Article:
Mike Rooney, of Ingolstadt West Audi Service in Chatsworth, California, is my resident S4 "Meister-wrench". I tapped him to assist in providing additional information for this story. He helps to maintain our fleet of 5 Audis in the family. Manfred Hageldorn, formerly of Rusnak Pasadena, moved back to Augsburg, Germany, and the other great Rusnak wrench was Johnny Reyes, recently hired by Audi Powertrain Development. Mike has taken their crown as the best Audi mechanic in this area. Manfred by the way, is now wrenching BMWs and has recently told me how superior he feels Audi engineering and production quality is to BMW (he is a little biased).
C4/S4s, built from 1992 to 1994, and C4/S6s, from 1995 to 1997, are identical in chassis design to the 100/A6 model sold between 1992 and 1997. C4 is the chassis identifier for a full size Audi chassis built in this era. Audi V8s and A8s are "D", and Audi 80/90 as well as A4 models are "B" chassis. We are now on the C5 chassis series (A6 1998 to?). Changes in tuning for the Urq/S4 (original) included not only power train, but springs, shocks, front sway bars, and rear sway bars fitted in some years. Also, there was a running production change with an additional firewall bracing upgrade installed starting in late 1992 and early 1993 C4 models. Interior details, like white face gauges, premium leather seating, and Bose Stereo systems were all standard in the USA specifications for this top of the line model. For the lucky few, S6 station wagons were imported between 1995 and 1997. Unfortunately, Audi USA never imported the V8 version of this car sold in Europe between 1992 and 1997. The V8 powered S6 Plus, sporting the S8 motor and 326 HP was the best and last of this model. Not to fret, as you read this, the new C5 based S6 Avant, with the S8-V8 and 340 HP, will be on the way to your local Audi dealer. Get one while you can!
The single most important section of this fine car is it's incredible power-train-five cylinders, 20 valves, dual overhead camshafts, fuel injection, and most of all, a sweet turbocharger. This motor, referred to as AAN, began life in the USA as a 3B motor in the 1991 Audi 200 20V turbo quattro. Audi engine boffins changed just about everything on the intake, injection and ignition side, as well as a totally different transmission, making this power-train the greatest and last example of the Audi 5 cylinder engine. As a side note, Acura-Honda, Volvo, and Fiat started making 5 Cyl. DOHC motors soon before Audi stopped. A real testimony to the vision of Dr. Pi?ch, the man behind the Audi 5 Cyl. concept.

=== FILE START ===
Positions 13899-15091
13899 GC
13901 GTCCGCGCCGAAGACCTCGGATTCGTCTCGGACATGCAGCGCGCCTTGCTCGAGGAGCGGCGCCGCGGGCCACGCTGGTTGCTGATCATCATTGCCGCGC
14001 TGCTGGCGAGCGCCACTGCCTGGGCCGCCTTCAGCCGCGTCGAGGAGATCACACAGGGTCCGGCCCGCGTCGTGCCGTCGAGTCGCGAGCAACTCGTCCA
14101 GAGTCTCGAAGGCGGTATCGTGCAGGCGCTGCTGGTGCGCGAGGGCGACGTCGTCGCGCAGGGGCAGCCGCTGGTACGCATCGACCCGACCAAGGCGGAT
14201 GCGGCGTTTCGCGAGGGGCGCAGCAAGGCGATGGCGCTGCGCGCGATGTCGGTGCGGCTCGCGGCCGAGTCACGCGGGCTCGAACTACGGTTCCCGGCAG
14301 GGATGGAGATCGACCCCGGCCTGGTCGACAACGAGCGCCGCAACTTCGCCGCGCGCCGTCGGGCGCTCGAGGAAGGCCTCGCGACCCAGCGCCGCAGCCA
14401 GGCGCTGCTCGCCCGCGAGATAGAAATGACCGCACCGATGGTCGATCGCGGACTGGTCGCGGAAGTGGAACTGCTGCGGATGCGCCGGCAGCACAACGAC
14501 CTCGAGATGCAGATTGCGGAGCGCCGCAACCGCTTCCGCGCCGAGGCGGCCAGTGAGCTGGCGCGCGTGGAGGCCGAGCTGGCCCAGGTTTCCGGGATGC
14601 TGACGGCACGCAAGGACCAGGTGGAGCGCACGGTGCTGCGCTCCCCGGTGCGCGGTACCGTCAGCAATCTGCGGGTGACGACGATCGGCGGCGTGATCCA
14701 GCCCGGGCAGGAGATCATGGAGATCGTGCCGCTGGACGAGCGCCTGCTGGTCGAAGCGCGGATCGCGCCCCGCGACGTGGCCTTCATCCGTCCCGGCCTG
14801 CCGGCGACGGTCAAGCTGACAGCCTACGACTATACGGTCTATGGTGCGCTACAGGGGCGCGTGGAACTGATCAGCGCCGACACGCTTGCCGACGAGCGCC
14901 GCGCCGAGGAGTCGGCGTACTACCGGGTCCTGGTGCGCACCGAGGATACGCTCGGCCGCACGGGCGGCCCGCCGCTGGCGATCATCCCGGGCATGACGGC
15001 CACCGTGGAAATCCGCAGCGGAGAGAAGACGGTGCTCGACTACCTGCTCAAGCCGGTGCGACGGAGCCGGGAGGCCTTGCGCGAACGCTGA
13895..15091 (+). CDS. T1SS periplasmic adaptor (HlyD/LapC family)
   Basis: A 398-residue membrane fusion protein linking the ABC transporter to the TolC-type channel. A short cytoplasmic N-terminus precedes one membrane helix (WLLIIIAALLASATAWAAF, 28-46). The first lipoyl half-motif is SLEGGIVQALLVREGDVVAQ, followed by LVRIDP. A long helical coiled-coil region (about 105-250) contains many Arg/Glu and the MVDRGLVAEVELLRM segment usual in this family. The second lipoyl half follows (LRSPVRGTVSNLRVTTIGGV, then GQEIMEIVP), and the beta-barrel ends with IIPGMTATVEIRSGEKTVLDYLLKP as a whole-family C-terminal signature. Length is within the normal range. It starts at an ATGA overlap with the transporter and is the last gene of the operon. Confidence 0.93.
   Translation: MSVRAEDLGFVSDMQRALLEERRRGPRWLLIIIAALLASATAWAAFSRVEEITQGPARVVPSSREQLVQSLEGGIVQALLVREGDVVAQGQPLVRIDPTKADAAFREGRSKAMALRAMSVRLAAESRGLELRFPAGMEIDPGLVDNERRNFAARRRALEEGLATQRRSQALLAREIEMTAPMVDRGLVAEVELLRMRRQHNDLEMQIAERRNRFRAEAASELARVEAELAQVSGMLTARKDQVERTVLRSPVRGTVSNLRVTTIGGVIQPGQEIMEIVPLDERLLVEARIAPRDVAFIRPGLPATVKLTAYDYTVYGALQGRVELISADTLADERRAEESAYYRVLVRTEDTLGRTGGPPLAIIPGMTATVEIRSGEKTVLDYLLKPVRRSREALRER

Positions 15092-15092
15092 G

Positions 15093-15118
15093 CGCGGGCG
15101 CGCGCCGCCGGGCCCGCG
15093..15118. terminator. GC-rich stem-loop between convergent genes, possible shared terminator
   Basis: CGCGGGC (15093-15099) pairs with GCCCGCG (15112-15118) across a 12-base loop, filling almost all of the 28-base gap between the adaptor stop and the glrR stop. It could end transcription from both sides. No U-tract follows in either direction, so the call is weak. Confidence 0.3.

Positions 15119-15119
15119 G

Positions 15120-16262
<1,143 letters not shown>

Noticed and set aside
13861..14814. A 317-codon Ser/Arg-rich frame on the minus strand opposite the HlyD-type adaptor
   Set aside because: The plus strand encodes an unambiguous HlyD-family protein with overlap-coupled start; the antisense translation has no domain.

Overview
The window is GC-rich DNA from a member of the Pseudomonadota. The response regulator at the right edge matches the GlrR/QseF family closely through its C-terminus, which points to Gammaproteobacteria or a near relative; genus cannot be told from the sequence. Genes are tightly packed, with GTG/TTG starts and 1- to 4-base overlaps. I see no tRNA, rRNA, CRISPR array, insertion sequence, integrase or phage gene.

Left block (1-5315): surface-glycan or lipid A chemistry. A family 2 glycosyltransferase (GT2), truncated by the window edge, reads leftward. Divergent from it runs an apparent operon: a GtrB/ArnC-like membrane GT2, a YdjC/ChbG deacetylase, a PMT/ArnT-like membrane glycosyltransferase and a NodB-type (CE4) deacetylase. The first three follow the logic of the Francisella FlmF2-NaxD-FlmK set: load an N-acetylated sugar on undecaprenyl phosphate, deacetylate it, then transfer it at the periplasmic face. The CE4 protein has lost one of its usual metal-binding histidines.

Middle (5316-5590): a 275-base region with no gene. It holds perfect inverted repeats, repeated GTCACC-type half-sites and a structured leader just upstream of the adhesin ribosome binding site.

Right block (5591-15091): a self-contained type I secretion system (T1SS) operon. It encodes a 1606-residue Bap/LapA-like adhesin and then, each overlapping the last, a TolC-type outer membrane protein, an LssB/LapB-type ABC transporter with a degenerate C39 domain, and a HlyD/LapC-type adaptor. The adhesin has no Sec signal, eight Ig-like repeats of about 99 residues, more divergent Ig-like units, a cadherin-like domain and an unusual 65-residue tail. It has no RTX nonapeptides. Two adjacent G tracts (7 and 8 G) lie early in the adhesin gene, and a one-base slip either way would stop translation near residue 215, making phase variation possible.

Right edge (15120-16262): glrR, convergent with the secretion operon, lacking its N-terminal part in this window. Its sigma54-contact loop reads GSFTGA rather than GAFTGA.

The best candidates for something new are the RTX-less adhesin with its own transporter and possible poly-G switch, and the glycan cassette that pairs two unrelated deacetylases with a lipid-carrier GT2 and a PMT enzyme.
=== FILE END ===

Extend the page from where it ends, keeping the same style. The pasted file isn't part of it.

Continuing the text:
You could call me a maintenance freak. I abhor any dirty or old lubricant, old anti-freeze, and especially old brake fluid. Timing belt changes become a religious discipline. Service schedules from the factory in my opinion are tuned to lower costs in the first tier of ownership, without regard to extending the life of the vehicle's power-train and brake system. How many times have you read "lifetime filled". Lifetime of who or what, the component in question? With my mentality of maintenance, I have received the reward for extremely long life of all of my cars. What I have found is that most S4 owners tend to be the same towards their cars.
There have been so many studies from MBA types that find the most optimum time to sell your car is below 50K miles. As the S4s in my family have been very reliable, I see no reason to sell the car at all. In fact we are expecting to keep the cars for some time to come.